This is a shimmering, unsettling tale of exploitation and manipulation, of children at the hands of adults and of adults at the hands of children, and with the art of novel writing itself presented as perhaps the most manipulative of all.
Thematically, Li’s novel shares similarities with Elena Ferrante’s Neapolitan Novels, depicting an intense friendship between intelligent, impoverished girls and what happens when one has opportunities to broaden her scope. However, this latest from MacArthur fellow Li is more tightly focused, and the nature of the relationship between the two girls differs in some striking ways from Ferrante’s work ... Li’s understated prose belies the intensity of the emotions being depicted, and the story takes many unpredictable turns. Knowing only that the adult Agnes married an American, lives in the United States, and keeps geese, readers don’t learn the meaning of the title until the novel’s end. Highly recommended.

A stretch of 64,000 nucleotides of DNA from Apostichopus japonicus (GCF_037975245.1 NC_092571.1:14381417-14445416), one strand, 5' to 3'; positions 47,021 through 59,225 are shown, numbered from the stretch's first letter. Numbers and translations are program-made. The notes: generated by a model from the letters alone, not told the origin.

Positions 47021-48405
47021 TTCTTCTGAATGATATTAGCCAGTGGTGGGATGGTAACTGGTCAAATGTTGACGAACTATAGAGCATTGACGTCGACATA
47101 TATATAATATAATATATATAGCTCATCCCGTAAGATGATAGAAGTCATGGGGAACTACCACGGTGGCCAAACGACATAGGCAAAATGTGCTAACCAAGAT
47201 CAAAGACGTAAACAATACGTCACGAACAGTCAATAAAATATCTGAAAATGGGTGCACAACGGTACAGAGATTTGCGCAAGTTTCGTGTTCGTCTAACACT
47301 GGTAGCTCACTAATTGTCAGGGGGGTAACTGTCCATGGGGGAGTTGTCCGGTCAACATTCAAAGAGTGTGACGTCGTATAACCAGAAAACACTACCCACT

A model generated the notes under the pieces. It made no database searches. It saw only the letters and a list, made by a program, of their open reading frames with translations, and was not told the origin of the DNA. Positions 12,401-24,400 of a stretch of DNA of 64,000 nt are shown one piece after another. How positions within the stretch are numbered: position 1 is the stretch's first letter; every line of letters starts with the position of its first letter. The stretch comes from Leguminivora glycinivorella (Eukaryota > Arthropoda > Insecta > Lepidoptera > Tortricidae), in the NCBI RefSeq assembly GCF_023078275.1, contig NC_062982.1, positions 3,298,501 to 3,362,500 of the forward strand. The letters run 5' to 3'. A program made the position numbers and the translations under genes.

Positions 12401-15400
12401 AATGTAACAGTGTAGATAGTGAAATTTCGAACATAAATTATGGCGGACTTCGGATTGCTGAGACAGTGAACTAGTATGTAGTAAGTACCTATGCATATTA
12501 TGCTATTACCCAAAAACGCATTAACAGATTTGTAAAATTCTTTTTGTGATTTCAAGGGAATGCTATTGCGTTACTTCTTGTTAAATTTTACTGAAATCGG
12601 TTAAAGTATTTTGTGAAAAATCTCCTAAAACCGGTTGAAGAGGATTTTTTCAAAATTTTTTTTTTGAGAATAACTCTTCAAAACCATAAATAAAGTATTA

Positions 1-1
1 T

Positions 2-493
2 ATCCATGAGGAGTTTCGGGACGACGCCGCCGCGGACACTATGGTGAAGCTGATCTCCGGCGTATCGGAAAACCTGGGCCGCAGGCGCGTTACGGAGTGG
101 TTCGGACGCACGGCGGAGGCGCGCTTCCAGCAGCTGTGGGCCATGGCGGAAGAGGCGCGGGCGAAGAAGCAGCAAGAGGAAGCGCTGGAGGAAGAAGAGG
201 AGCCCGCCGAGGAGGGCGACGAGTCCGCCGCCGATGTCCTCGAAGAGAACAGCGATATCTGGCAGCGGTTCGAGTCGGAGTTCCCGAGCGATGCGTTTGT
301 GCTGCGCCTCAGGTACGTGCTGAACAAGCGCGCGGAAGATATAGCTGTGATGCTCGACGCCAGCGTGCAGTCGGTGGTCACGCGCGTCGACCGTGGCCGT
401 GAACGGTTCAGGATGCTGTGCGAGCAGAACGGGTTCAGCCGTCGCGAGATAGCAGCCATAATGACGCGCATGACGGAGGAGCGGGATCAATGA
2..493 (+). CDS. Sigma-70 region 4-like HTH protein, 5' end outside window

Li’s measured and exquisite delivery of Agnès’ revelations conveys the balance and rebalance of the girls’ relationship over time but also illuminates the motivations of writers (fame, revenge, escape) and how power within a relationship mutates and exploits. The combination the girls bring to their intimate relationship and endeavors (one seeking to experience things she could not achieve alone, the other providing the experiences) leads Agnès first to believe they were two halves of a whole. Knives, minerals, oranges, and the game of Rock Paper Scissors sneak into Agnès’ narrative as she relates the trajectory of a once-unbreakable union. The relative hardness of those substances is a clue to understanding it all ... Stunners: Li’s memorable duo, their lives, their losses.
... intriguing ... Bringing to mind Elena Ferrante’s My Brilliant Friend, by way of Anita Brookner’s quietly dramatic prose, this makes for a powerful Cinderella fable with memorable characters. It’s an accomplished new turn for Li.